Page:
Hogwarts in the Snow

On Tuesday I surprised my best friend, Chloe, with a visit to the Warner Bros. Harry Potter Studio Tour. We have both visited before, in April 2012, but since then they have added the snow feature for Christmas, the Hogwarts Express train, and the Backlot Cafe. In addition, I knew that Chloe would never expect me to plan something of this scale, so I knew it would be a fabulous surprise. When we arrived at Watford Junction station I was frantically looking around for the shuttle bus (which, incidentally, we did not get the first time we visited), and when it arrived Chloe was like "no Angela, are we really?! I didn't think it was here, I thought it was further out in the country? ANGELA?" 

The Shuttle Bus
If possible, I would highly recommend getting the shuttle bus instead of driving to the location. It almost makes you feel as if you're on the Knight Bus, especially if it is dark outside. It also effectively builds up the suspense, with an introductory clip featuring Richard Griffiths, dramatic music vibrating through the floor, and fellow fans talking about how excited they are (albeit most of them were under 10-years-old, accompanied by parents).

The Tour
The tour was a lot funnier this time around. When we first visited, the Studio Tour had only recently opened, so it was absolutely stuffed with people, and subsequently everything was rushed. Anyway, because it was comparatively empty this time around, we were able to examine things for longer; whereas before we had skipped a few attractions because of the crowds around them, this time we saw it ALL. Also, our experience was definitely enhanced by Snapchat which, of course, barely existed in 2012!

The Snow
To be honest, I expected more snow. It was an unrealistic expectation, I know. They cannot simply cover EVERYTHING in snow, and they didn't. But I enjoyed the snow features nonetheless. Towards the start of the tour there was a stall with all the variations of snow used in the movies. The lady working in the stall kindly explained all of them to us, telling us in what instances they would be used in the movies. She even gave us a demonstration of the moisture-expanding snow. And randomly popped on the side was a fake log fire thing. She explained how they made this too, but I was too preoccupied with trying to get a good picture of the fire (I didn't). There was not a great deal of snow for a while after that. Diagon Alley was one of the prime locations I had expected to be fully immersed in snow, and, frankly, I still think it should have been. They had snow outside of one shop, and a lady operating a machine was able to make foot steps appear in the snow on the ground. She wasn't too keen on doing it frequently, so we only caught a glimpse of it just as she was finishing. Finally, the last portion of snow I noticed was on the Hogwarts sculpture at the end of the tour. I was well and truly impressed by this - it was very Christmassy.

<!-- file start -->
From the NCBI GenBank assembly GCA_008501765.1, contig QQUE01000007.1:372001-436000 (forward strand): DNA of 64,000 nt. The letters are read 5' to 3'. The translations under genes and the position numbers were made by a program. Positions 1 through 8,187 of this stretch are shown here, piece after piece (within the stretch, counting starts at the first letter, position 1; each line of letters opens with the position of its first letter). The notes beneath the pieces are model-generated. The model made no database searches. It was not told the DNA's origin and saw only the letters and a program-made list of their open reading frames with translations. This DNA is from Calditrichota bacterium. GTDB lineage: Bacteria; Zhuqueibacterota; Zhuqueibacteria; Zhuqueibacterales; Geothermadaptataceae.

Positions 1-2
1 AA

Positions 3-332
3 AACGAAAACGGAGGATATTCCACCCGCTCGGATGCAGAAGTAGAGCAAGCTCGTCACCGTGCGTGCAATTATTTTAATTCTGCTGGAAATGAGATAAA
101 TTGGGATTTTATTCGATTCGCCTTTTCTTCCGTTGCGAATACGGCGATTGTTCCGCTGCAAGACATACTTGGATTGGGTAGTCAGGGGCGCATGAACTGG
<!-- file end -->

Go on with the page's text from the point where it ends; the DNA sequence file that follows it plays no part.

Chloe and I hypothesised that they must have to vacuum all of the snow off, because surely there is no other way?

The Hogwarts Express
Ah the train! We had no idea that you could actually go ON the train! Each carriage contained props from significant train scenes in the movies; they even had Lavender's L+R stained on a window of one carriage! Just outside of the train was a Hogwarts Express gift shop, with a cart full of sweets, just like in the mooovies! And beside that was a *free* interactive train simulator-type-thing. Basically, you could sit in imitation carriage seats, and a voice over would explain the green screen and different visual scenes of the Scottish Highlands or dementors that were used in the windows for the final scenes. Below I have included a failed picture attempt of Chloe and I looking frightened by a demontor by our window.

Oh, and before I forget, there were some Platform 9 3/4 trolley-in-the-wall things - like at King's Cross Station - that you could pose by. This was new too, I think.

The Backlot Cafe
I am glad they have added the Cafe to the tour. Surely you cannot expect people to have an average tour length of 4 hours without eating, surely. Besides, you would need food to get rid of the taste from the mediocre Butterbeer (that is not even correctly made). Why is it cold? WHY? Anyway, back to the food. Yes, I am glad they offer food, although I wish they had a larger variety. The vegetarian options were out of stock by the time we had arrived, which I thought was a poor organisational effort on their behalf. But still it better than before, I guess.

Finally, to finish this post I have included some pictures. Excuse any crazy eyes.

 Draco wore a wig?

Lots of love,

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